A storm is brewing in Southern Europe. In Greece on November 6 and 7 another general strike will take place. On November 14 Portuguese, Cypriot, Spanish, and Italian trade unions intend to go on strike in opposition to the austerity policies of the European Union. Belgian and British trade unions, as well as the European and German trade union confederations, are also calling for action. If the mobilization is successful, this transnational strike will be a milestone in the formation of a European protest movement desperately needed to prevent the final demolition of the European welfare states.
Unfortunately, the German contribution to this protest movement has thus far been rather meager. Tens of thousands of people have indeed taken to the streets in Germany this year demonstrating against the dictates ordering cutbacks coming from the troika (European Commission, European Central Bank, IMF), and in favor of the redistribution of societal wealth. The participation of the German trade unions, however, has left much to be desired in each case, to say nothing about strike action. The realization that German workers will ultimately also be affected if demand in our neighboring countries massively collapses appears to be asserting itself only slowly. And there are legal obstacles. While political strikes are permitted in most European countries, German trade unions are legally permitted to strike only in pursuit of collective agreements. This absurd limitation of a fundamental democratic right must at long last be abolished. We too need the right to a political strike in Germany!
Events in Southern Europe show the political strike to be an indispensable tool for self-defense. What the EU and the International Monetary Fund are demanding of states such as Greece and Portugal has nothing to do with neutral crisis management, but is rather brutal class struggle executed from above. Cutbacks and elimination of government services are targeted only at ordinary people. Only sales taxes are being increased, while high incomes and economic assets are spared, and corporations are relieved of tax obligations. But that’s not all. In order to implement even more drastic reductions in wages, workers and their organizations are being weakened and deprived of rights. In such a situation political strikes can serve as the last line of self-defense.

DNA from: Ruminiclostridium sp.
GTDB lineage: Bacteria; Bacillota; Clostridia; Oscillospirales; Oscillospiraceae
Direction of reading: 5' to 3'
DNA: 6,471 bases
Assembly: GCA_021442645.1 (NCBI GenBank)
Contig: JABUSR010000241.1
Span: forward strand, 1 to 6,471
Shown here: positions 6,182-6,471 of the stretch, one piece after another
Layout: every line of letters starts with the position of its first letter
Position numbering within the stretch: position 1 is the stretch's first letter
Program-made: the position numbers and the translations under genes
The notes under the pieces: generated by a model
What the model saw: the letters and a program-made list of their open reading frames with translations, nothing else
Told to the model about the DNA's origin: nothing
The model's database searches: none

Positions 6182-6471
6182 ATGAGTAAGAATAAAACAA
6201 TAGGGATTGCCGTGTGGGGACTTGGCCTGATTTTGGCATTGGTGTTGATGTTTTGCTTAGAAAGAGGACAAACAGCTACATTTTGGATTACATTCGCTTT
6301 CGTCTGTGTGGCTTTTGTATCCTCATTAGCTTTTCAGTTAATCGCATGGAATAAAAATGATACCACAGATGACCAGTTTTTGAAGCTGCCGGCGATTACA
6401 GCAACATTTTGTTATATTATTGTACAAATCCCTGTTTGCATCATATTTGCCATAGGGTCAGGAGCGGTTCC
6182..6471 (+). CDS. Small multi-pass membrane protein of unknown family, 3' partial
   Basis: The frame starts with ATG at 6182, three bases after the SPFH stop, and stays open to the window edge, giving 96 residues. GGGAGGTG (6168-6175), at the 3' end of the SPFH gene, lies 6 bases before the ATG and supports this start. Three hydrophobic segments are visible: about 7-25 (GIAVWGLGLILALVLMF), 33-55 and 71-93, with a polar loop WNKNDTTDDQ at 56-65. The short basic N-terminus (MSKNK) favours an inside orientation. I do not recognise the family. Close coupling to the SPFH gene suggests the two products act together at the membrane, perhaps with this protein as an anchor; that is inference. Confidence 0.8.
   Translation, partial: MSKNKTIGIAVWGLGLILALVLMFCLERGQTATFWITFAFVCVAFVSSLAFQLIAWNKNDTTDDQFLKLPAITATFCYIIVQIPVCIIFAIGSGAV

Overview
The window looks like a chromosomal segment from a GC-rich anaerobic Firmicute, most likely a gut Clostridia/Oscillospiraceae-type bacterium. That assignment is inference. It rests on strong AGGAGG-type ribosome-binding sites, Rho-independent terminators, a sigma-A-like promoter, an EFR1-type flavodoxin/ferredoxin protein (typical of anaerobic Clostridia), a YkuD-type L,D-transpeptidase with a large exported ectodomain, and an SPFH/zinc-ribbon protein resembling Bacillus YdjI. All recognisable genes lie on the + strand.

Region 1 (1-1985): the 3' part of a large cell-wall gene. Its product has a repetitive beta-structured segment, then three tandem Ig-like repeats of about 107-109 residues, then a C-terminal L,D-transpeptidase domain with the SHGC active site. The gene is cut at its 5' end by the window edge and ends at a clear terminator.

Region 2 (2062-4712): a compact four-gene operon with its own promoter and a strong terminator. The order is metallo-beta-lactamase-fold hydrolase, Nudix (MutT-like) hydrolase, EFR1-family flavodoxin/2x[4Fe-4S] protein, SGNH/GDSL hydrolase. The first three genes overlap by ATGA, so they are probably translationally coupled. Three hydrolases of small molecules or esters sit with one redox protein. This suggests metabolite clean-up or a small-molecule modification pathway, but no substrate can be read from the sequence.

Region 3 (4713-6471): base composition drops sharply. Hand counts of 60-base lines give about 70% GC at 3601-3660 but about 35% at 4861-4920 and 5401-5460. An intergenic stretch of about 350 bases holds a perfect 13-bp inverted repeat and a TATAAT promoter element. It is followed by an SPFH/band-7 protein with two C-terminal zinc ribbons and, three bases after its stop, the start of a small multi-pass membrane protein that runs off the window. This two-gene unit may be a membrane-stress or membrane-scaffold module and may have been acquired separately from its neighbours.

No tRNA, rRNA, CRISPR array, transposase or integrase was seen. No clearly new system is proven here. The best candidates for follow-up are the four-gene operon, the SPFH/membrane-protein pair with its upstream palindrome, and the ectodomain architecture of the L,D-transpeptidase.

It would be a mistake to believe, though, that only the over-indebted states in crisis are being confronted with attacks on trade union, social and democratic rights. Indeed, the European Court of Justice has decreed in various cases that free collective bargaining, the national right to strike, employment laws, even the freedom of expression and protection of human dignity, all encounter limits when confronted with the right of corporations to unrestricted freedom in the single market. A rectification of this scandalous judgment, which grants corporations the de facto right to wage dumping, has yet to be achieved.
We need a socially progressive clause added to European Union treaties clearly stating that basic social rights have priority over rules pertaining to competition and corporate freedoms. A socially just Europe can only exist if we succeed in turning the tables. We must to be able to limit free trade in services, the freedom of corporations to establish operations, the free flow of capital, and competition policies in the interests of employees and trade unions.
Sahra Wagenknecht is co-vice president and an important theoretician of the German radical party Die Linke. She is the author of Freiheit Statt Kapitalismus (Freedom Instead of Capitalism), Campus Verlag, 2012. This article originally appeared in the German daily Neues Deutschland (Nov. 5, 2012). Translation by Sam Putinja.